The Golden Era of Golf Course Architecture
The evolution of the game of golf began more than five-hundred years ago among the windswept sand dunes of the Scottish links land. It wasn’t until the mid-19th century; however, that man began to tinker with nature’s playing fields. Golf course architecture was first practiced at the Old Course at St. Andrews, Scotland by Old Tom Morris who laid out many golf courses throughout the British Isles, including the fabled links of Muirfield, Royal Dornoch and Royal County Down in Ireland. In addition, Donald Ross, who later became one of the most influential and prolific American architects, studied under Old Tom at St. Andrews.
Charles Blair Macdonald, often referred to as the Father of American Architecture, also studied at St. Andrews. He returned to America and laid out Chicago GC, America’ first 18-hole course, and in 1911 designed the historic National Golf Links of America on Long Island, NY which is generally considered to be the first championship-style course in America.
In 1899, Scotsman, Donald Ross, moved to the U.S. where he met the wealthy Tufts family who owned a winter retreat named Pinehurst, NC. It was here that Ross developed his architectural skills and gained an excellent reputation in golf course design. By 1925, he employed nearly 3,000 workers to construct his designs and became the leading force in America’s Golden Era of Architecture during the 1920s and 30s.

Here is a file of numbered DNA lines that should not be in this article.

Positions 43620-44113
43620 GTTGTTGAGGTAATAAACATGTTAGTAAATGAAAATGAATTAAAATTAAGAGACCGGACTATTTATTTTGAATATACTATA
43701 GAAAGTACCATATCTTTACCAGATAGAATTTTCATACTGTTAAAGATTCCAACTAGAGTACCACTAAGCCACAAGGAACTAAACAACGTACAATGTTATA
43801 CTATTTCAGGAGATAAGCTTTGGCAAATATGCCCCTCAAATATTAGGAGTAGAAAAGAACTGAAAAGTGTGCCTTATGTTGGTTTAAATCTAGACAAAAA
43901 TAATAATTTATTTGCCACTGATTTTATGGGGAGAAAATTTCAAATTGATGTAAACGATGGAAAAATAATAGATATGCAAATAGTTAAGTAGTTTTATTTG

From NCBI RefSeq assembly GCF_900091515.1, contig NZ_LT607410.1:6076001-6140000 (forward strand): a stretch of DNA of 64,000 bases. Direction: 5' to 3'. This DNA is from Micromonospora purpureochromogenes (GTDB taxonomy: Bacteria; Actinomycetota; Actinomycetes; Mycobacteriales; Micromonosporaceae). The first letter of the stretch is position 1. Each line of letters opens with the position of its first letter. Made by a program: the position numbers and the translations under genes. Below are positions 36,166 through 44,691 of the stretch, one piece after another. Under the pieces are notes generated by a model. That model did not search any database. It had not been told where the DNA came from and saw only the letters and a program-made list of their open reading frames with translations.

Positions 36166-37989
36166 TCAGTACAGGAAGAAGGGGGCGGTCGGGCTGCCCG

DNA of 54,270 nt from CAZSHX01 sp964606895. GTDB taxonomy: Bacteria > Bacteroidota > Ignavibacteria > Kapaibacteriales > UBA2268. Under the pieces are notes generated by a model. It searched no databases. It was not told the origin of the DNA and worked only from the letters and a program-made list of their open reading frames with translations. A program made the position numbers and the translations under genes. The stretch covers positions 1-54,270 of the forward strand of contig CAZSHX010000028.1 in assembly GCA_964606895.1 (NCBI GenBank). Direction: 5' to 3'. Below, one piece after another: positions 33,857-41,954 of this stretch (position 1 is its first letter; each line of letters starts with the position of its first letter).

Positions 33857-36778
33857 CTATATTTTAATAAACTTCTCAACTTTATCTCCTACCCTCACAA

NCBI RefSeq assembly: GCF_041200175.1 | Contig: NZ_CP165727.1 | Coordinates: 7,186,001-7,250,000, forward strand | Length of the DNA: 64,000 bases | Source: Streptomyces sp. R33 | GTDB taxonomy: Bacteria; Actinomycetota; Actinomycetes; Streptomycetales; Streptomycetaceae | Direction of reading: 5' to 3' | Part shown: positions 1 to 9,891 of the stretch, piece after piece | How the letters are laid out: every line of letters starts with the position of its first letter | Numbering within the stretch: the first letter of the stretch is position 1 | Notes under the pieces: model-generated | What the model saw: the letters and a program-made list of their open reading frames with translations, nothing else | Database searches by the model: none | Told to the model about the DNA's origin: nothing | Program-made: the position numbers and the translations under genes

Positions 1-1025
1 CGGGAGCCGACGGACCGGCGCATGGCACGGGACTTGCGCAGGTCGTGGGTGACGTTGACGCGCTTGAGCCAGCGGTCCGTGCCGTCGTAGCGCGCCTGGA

He designed nearly 300 courses before his death in 1948, including Pinehurst No.2, Seminole, Oakland Hills and Oak Hill. During the same time period, a number of other talented architects were designing outstanding courses in the U.S., Australia and the British Isles. Foremost among them were Englishman Alister Mackenzie, and Philadelphians Albert Tillinghast and George Thomas Jr. who joined Ross in spreading the strategic school of classical design. As a group, by the mid-1930s, they had designed a legacy of classical courses, including Augusta National, Cypress Point and Royal Melbourne (Mackenzie); Winged Foot and San Francisco GC (Tillinghast) and Riviera and Belair (Thomas). By 1935, they had created a legacy of classical golf courses that would serve as the standard of excellence for American golf course architecture
It is the classical architectural style of these great golf courses that serve as the foundation for the development of the design philosophy of Steve Smyers, Golf Course Architects. It is our appreciation of the work of these esteemed architects and our passion for the game of golf that stands behind our enduring commitment to excellence in golf course design.